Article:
Oregon Humanities

Oregon Humanities, formerly known as the Oregon Council for the Humanities, is an independent, nonprofit affiliate of the National Endowment for the Humanities for the U.S. state of Oregon.

Oregon Humanities
Oregon Humanities logo.png
Logo
Formation1971; 51 years ago (1971)
Headquarters921 SW Washington St.
Location
Region
Oregon
Executive director
Adam Davis
Websiteoregonhumanities.org
Formerly called
Oregon Council for the Humanities, Oregon Committee for the Humanities

Description and historyEdit

Oregon Humanities is an independent, nonprofit affiliate of the National Endowment for the Humanities (NEH),[2][3] the federal agency of the U.S. government established by the National Foundation on the Arts and the Humanities Act of 1965 (Pub.L. 89–209) to support research, education, preservation, and public programs in the humanities.

The organization was established as the Oregon Committee for the Humanities[4] in 1971 as one of 56 humanities councils in the states and territories of the United States. Since 2001, Oregon Humanities has been one of Oregon Cultural Trust's five partners.[2][5] Its mission is to "connect people and communities through conversation, storytelling, and participatory programs to inspire understanding and collaborative change'",[1][3] and its vision is "an Oregon that invites diverse perspectives, explores challenging questions and strives for just communities".[2][5] Oregon Humanities is supported by grants and donations from individuals and works in partnership with libraries and organizations such as Adelante Mujeres, the Portland Children's Museum, and Portland Playhouse.[6] The organization has also partnered with Cambia Health Solutions.[6]

Adam Davis became Oregon Humanities' fifth executive director in 2013, replacing Cara Ungar.[3][7] NEH profiled Davis in their November–December 2015 issue of Humanities.[6] Robert Arellano, an author, musician, and educator who teaches at Southern Oregon University and created its Center for Emerging Media and Digital Arts in 2010, joined the affiliate's board of directors in January 2016.[3]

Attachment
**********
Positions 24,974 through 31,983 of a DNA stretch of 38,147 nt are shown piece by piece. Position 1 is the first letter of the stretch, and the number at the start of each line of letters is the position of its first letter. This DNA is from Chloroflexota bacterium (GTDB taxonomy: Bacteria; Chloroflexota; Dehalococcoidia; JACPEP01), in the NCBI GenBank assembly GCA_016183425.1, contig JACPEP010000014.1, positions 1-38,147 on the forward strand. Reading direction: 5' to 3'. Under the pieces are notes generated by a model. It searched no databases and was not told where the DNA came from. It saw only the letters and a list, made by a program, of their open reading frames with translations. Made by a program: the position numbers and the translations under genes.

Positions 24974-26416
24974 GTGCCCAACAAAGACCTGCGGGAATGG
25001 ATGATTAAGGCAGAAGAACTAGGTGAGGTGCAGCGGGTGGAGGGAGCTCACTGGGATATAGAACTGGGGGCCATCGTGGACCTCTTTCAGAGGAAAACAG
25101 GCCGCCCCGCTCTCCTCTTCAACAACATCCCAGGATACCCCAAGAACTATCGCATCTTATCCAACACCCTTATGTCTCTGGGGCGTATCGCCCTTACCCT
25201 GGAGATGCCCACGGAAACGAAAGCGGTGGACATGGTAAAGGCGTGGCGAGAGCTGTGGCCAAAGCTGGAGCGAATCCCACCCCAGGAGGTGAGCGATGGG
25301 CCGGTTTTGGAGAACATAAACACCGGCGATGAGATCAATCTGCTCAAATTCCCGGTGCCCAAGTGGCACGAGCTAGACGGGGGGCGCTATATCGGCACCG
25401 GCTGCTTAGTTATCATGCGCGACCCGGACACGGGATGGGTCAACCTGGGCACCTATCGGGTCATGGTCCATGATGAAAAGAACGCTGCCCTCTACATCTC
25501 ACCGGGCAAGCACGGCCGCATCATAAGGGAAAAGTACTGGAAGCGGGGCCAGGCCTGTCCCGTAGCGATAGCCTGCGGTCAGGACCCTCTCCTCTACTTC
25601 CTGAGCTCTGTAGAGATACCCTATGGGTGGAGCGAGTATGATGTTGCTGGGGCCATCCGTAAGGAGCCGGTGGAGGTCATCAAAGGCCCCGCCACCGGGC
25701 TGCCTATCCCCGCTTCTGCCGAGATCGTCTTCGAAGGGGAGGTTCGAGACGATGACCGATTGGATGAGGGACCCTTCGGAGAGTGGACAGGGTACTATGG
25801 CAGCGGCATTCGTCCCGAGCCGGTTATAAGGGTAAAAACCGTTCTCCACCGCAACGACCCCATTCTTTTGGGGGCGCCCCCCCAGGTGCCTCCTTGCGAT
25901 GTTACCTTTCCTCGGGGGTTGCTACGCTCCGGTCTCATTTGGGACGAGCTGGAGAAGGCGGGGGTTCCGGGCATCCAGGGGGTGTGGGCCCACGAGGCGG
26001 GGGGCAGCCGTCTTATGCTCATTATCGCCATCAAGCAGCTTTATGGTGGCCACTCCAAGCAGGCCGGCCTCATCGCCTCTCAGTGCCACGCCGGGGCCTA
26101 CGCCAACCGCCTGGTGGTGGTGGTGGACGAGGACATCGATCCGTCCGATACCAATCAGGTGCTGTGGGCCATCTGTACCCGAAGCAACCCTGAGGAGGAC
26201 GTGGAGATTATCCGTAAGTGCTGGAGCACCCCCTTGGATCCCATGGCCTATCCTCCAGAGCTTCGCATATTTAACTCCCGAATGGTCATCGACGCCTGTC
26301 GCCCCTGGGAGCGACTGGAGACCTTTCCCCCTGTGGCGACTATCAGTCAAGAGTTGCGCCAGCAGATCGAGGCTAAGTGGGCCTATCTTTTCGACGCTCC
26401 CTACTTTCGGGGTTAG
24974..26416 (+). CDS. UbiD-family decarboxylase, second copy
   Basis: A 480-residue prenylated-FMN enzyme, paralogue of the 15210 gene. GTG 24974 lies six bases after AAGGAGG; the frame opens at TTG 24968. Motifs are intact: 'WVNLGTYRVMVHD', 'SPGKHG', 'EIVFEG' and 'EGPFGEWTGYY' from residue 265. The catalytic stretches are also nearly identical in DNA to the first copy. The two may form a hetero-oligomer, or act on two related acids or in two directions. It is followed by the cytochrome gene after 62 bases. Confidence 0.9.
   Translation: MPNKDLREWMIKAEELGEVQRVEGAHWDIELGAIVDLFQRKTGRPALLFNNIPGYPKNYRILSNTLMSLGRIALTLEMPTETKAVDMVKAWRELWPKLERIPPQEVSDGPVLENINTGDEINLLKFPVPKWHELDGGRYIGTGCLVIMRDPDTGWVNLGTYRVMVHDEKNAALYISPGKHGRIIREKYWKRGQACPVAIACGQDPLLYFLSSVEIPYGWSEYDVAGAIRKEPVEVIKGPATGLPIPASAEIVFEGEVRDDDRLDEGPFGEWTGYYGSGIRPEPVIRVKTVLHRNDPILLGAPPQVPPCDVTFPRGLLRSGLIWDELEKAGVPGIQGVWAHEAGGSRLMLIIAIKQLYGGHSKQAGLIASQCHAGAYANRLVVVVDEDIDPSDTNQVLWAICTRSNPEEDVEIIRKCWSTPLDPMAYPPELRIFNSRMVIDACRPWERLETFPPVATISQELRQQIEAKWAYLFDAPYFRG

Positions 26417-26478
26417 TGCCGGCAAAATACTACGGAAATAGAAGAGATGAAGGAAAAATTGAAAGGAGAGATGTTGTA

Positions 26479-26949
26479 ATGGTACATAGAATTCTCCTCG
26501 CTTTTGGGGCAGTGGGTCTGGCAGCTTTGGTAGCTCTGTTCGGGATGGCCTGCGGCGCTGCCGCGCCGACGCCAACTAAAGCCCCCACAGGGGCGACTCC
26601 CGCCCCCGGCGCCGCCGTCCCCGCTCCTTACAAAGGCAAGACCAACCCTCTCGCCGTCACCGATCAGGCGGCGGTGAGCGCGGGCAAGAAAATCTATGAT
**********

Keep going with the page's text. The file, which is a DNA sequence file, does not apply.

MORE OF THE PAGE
Programs and activitiesEdit

Oregon Humanities' programs include:[2] Oregon Humanities magazine;[8] The Conversation Project, a series of facilitated discussions hosted by a local businesses, community group, or nonprofit organizations on subjects relevant to their members;[6][9] Humanity in Perspective, a free college-level humanities course offered to low income adults without a college education;[10] "Consider This" events, hosted quarterly;[11] and grants to other organizations.[12]

"Humanity in Perspective" was created in collaboration with Reed College and has been offered in Portland, Salem, and the Eastern Oregon Correctional Institution.[10]

In March 2015, the organization debuted "Future: Portland", a video inspired by Ifanyi Bell's essay in the "Quandary" issue of Oregon Humanities about the challenges of growing up black in Portland ("The Air I Breathe",[13] Fall–Winter 2014).[8][14][15] The video, which was produced by Bell and Brushfire Creative Partners with funds provided by the James F. and Marion L. Miller Foundation, addresses gentrification and features local black civic leaders sharing their perspectives, describing the loss of the city's black communities, and expressing their hope for cultural restoration.[8][14][15][16]

The Conservation ProjectEdit